The bright colors and biomorphic forms of Alexander Calder’s sculpture and mobiles are instantly recognizable. Parks and plazas everywhere bloom with his public commissions, and his work is found in museums all over the world. He is easily one of the most influential artists of the 20th century.
But for all his visibility, Calder is not fully credited as a major artist. The mere fact of his popularity has turned off many art critics, with the exception of Jed Perl, who has taken up the monumental task of producing a two-volume biography of Calder. The first, “Calder: The Conquest of Time: The Early Years: 1898-1940,” was published in 2017. Now, the follow-up, “Calder: The Conquest of Space: The Later Years: 1940-1976,” has been released.
Having established Calder’s background in the first volume, this book opens during World War II when Calder and his wife, Louisa, were living in Roxbury, Connecticut, where their home was a popular gathering place for many of the European modernists who had fled to America. This was natural because Calder and his wife had lived in Paris and were close friends with many of the refugees.
By this time, Calder was already an established artist. In 1943, the Museum of Modern Art gave him a retrospective, the first American abstract artist to receive such a tribute.
Perl’s narrative makes Calder come alive. The artist was an ebullient, funny, and fun-loving man who made friends easily and kept them. He liked to dance, travel, and go to parties. A friend said, “Calder is so devoted to friends, so gregarious, that when he goes from the first to the third floor [in an elevator] he wants company for the ride.” Unlike some of the abstract expressionists with whom he overlaps, Calder was neither tortured nor misogynistic Rather he was an “imperturbable optimist.” He was married to his wife until the day he died. He was a devoted father and a doting grandparent.
Perl is a gifted writer and he tells the story with obvious affection for the artist. He seems to have seen every work that Calder made and writes about them with verve and insight. The sections about Calder creating sets for theater and ballet productions, along with his entertaining illustrated books, provide a full portrait of the artist and reveal Calder’s great gifts. Perl also addresses Calder’s skills as a draftsman and printmaker – two aspects of his oeuvre that are easily overlooked.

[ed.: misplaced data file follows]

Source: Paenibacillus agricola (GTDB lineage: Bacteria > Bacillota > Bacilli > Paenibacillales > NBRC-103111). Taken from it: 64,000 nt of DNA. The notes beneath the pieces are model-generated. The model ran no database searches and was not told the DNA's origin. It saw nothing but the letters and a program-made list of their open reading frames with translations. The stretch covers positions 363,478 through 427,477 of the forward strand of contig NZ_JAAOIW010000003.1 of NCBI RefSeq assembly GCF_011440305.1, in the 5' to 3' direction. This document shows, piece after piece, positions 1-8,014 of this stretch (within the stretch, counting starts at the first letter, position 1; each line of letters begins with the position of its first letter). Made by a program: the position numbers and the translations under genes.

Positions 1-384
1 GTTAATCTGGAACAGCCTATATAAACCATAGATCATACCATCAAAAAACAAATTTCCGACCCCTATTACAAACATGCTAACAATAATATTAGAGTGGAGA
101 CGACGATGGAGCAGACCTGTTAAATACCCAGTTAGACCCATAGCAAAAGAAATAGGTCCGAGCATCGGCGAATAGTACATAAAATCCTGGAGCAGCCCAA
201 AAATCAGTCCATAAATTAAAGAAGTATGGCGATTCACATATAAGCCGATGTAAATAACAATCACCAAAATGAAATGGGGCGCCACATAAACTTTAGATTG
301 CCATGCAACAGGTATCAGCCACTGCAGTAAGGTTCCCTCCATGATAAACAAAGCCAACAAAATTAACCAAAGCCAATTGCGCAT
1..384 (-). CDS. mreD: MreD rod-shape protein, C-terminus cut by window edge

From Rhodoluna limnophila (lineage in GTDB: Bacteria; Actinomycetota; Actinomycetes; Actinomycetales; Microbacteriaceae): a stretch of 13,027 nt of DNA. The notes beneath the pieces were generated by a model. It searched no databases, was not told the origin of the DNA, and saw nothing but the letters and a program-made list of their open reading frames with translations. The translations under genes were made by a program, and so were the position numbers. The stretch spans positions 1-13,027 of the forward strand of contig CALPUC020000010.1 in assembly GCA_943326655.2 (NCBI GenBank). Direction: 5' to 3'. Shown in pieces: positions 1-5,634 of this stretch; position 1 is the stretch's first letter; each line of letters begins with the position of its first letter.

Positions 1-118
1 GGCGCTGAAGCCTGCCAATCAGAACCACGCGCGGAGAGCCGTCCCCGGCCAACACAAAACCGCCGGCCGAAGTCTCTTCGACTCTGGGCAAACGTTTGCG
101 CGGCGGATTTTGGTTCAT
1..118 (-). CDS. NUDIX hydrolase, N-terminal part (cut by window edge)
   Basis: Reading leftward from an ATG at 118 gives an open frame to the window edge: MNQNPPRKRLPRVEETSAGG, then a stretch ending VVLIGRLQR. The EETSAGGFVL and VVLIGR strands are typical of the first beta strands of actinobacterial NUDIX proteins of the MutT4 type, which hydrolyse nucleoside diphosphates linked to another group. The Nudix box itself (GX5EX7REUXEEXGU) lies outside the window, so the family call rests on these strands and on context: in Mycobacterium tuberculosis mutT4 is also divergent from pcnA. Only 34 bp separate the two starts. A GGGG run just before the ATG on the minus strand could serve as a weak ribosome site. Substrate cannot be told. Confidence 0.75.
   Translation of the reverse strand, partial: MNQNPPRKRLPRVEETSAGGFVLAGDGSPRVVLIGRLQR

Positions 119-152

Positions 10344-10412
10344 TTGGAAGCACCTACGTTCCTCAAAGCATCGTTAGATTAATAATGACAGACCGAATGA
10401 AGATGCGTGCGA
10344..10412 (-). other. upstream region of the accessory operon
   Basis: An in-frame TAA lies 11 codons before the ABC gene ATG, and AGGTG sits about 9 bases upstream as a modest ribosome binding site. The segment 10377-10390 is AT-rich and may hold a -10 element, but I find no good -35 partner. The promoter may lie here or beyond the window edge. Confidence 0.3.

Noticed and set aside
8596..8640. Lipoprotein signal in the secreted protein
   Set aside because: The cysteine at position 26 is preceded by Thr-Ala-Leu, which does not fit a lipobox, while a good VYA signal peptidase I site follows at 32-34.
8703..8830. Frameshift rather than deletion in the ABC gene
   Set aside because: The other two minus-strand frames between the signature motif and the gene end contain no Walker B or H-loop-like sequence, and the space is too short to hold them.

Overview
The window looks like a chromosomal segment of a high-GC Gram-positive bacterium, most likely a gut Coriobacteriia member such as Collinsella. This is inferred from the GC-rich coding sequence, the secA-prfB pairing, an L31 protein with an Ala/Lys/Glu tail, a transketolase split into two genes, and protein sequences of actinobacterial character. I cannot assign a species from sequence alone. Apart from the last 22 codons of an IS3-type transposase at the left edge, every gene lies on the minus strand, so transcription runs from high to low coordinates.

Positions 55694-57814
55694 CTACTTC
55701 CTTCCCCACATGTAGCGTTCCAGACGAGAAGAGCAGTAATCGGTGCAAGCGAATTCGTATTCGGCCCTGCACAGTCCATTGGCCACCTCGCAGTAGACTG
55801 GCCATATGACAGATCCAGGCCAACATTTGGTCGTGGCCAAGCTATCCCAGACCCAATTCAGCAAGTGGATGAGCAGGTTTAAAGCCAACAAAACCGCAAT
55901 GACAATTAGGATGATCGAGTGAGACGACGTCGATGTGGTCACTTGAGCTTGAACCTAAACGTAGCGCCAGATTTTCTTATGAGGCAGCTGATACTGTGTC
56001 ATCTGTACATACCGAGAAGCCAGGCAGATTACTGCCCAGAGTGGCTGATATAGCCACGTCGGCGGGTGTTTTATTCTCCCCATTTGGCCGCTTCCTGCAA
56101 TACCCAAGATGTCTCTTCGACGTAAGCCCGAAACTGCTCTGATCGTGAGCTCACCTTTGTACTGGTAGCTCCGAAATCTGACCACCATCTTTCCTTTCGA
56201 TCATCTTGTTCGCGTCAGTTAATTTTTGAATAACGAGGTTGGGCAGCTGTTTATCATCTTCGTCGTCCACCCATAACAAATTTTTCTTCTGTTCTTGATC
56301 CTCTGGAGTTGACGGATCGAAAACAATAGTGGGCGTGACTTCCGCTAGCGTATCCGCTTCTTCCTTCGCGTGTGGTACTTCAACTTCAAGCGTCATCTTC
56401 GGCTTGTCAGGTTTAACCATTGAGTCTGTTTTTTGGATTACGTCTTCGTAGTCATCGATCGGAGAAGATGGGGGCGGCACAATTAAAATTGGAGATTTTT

Calder’s very popularity worked against his artistic reputation. “I want to make things that are fun to look at, that have no propaganda value whatsoever,” Calder told one interviewer.
He told a reporter, “There is no idea I want to express – no meaning. ... What I have tried to do is just create something interesting to look at.” In Perl’s words, Calder was celebrating “artistic escapism. ... Elation was a philosophical principle.”
This notion of “fun to look at” led Calder to take on projects that were easy for the critics to dismiss. So when he was asked to paint a commercial airliner for Braniff he responded, “I’d like to see my colors flying in the sky. A jet? I’d like that.” The pop artists were doing similar things, but unlike them, Calder’s work had no irony or social criticism behind it. The critics pounced and Calder’s standing in art history has arguably suffered as a result.
One perceptive critic writing about Calder’s 1976 retrospective at the Whitney Museum noted that Calder’s art “is so much fun, it so easily seduces the eye and so shamelessly charms the mind, that it is just possible ... for the casual or inattentive viewer to miss something important: the fact that Calder is a major figure in the history of modernist sculpture. ... His great distinction ... was to introduce an element of wit into the solemnities of Constructivist art at the same time that he literally set it in motion.”
Unlike the other major artists of the 20th century, Calder has never had a comprehensive biography that set his life and work in context. Thanks to Jed Perl’s magisterial work, now he does.